Table of mathematical symbols From Wikipedia, the free encyclopedia For the HTML codes of mathematical symbols see mathematical HTML. Note: This article contains ...
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Table of mathematical symbols From Wikipedia, the free encyclopedia
For the HTML codes of mathematical symbols see mathematical HTML. Note: This article contains special characters. The following table lists many specialized symbols commonly used in mathematics.
Basic mathematical symbols Name
Symbol
Read as
Explanation
Examples
Category equality
=
is equal to; equals
x = y means x and y represent the same thing or value.
1+1=2
everywhere
≠ !=
≪ ≫
is less than, is greater than, is much less than, is much greater than
x ≫ y means x is much greater than y. order theory inequality
≤ y means x is greater 3 4. x ≪ y means x is much 0.003 ≪ 1000000 less than y.
is less than or
x ≤ y means x is less than or equal to y. x ≥ y means x is greater than or equal to
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≥ >=
equal to, is greater than or equal to
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y.
(The symbols = are primarily from 5 ≥ 4 and 5 ≥ 5 computer science. They order theory are avoided in mathematical texts.)
proportionality
∝
is proportional y ∝ x means that y = kx if y = 2x, then y ∝ x to; varies as for some constant k. everywhere addition plus
4 + 6 means the sum of 2+7=9 4 and 6.
arithmetic
+
disjoint union the disjoint union of ... and ...
A1 + A2 means the A1 = {1, 2, 3, 4} ∧ A2 = {2, 4, 5, 7} ⇒ disjoint union of sets A1 A + A = {(1,1), (2,1), (3,1), (4,1), (2,2), 1 2 and A2. (4,2), (5,2), (7,2)}
set theory subtraction minus
9 − 4 means the 8−3=5 subtraction of 4 from 9.
arithmetic negative sign
−
negative ; minus
−3 means the negative of the number 3.
−(−5) = 5
arithmetic settheoretic complement
A − B means the set that contains all the minus; without elements of A that are set theory not in B.
{1,2,4} − {1,3,4} = {2}
multiplication
3 × 4 means the times multiplication of 3 by arithmetic 4.
7 × 8 = 56
Cartesian product
×
X×Y means the set of the Cartesian all ordered pairs with product of ... the first element of each {1,2} × {3,4} = {(1,3),(1,4),(2,3),(2,4)} and ...; the direct pair selected from X product of ... and the second element and ... selected from Y. set theory
cross product
u × v means the cross product of vectors u vector algebra and v cross
(1,2,5) × (3,4,−1) = (−22, 16, − 2)
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multiplication
3 · 4 means the multiplication of 3 by arithmetic 4.
times
·
dot product
u · v means the dot product of vectors u vector algebra and v dot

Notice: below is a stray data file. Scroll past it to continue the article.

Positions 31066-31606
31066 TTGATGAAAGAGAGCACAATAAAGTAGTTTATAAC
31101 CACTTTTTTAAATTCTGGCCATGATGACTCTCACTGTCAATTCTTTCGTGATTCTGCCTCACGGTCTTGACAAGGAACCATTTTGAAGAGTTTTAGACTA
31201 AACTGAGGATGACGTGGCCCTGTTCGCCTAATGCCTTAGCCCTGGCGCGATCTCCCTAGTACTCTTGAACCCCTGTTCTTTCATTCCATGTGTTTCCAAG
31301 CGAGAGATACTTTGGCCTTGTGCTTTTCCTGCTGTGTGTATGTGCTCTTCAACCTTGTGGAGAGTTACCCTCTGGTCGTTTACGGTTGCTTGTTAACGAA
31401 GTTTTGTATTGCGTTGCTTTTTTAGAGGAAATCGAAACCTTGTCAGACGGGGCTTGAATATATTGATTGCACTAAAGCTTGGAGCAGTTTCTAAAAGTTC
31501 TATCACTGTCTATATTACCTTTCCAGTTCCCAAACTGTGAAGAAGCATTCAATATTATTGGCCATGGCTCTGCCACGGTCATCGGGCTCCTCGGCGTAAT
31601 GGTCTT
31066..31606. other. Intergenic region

÷
6 ÷ 3 or 6 ⁄ 3 means the division of 6 by 3.
2 ÷ 4 = .5 12 ⁄ 4 = 3
arithmetic plusminus plus or minus
±
(1,2,5) · (3,4,−1) = 6
division divided by
⁄
7 · 8 = 56
arithmetic
6 ± 3 means both 6 + 3 The equation x = 5 ± √4, has two and 6  3. solutions, x = 7 and x = 3.
plusminus
10 ± 2 or eqivalently 10 If a = 100 ± 1 mm, then a is ≥ 99 mm ± 20% means the range and ≤ 101 mm. measurement from 10 − 2 to 10 + 2.
plus or minus
∓
minusplus
6 ± (3 5) means both 6 + (3  5) and 6  (3 + cos(x ± y) = cos(x) cos(y) arithmetic 5).
minus or plus
sin(x) sin(y).
square root the principal square root of; square root
√x means the positive number whose square is √4 = 2 x.
real numbers
√
…
complex square root
if z = r exp(iφ) is the complex represented in polar square root of … coordinates with π < φ √(1) = i ≤ π, then √z = √r exp square root (i φ/2). complex numbers
absolute value or x means the distance modulus along the real line (or absolute value across the complex (modulus) of plane) between x and zero. numbers
3 = 3 –5 = 5 i=1  3 + 4i  = 5
Euclidean distance Euclidean distance
x – y means the
For x = (1,1), and y = (4,5),
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between; Euclidean distance Euclidean norm between x and y. of
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x – y = √([1–4]2 + [1–5]2) = 5
Geometry Determinant
A means the determinant of determinant of the Matrix theory matrix A A single vertical bar is used to denote divides divisibility. Number Theory ab means a divides b.
divides

Since 15 = 3×5, it is true that 315 and 515.
factorial
!
factorial
n ! is the product 1 × 2× ... × n.
4! = 1 × 2 × 3 × 4 = 24
combinatorics transpose
T
transpose matrix operations
Swap rows for columns Aij = (AT)ji
probability distribution
~
⇒ → ⊃ ⇔
X ~ D, means the random variable X has has distribution the probability statistics distribution D.
X ~ N(0,1), the standard normal distribution
Row equivalence A~B means that B can is row equivalent be generated by using a to series of elementary Matrix theory row operations on A material implication
implies; if … then
A ⇒ B means if A is true then B is also true; if A is false then nothing is said about B. → may mean the same as ⇒, or it may have the x = 2 ⇒ x2 = 4 is true, but x2 = 4 ⇒ x = meaning for functions 2 is in general false (since x could be −2). given below.
propositional ⊃ may mean the same logic, Heyting as ⇒, or it may have the algebra meaning for superset given below. material equivalence
A ⇔ B means A is true if B is true and A is if and only if; iff false if B is false.
x + 5 = y +2 ⇔ x + 3 = y
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↔
propositional logic logical negation
¬ ˜
∧
not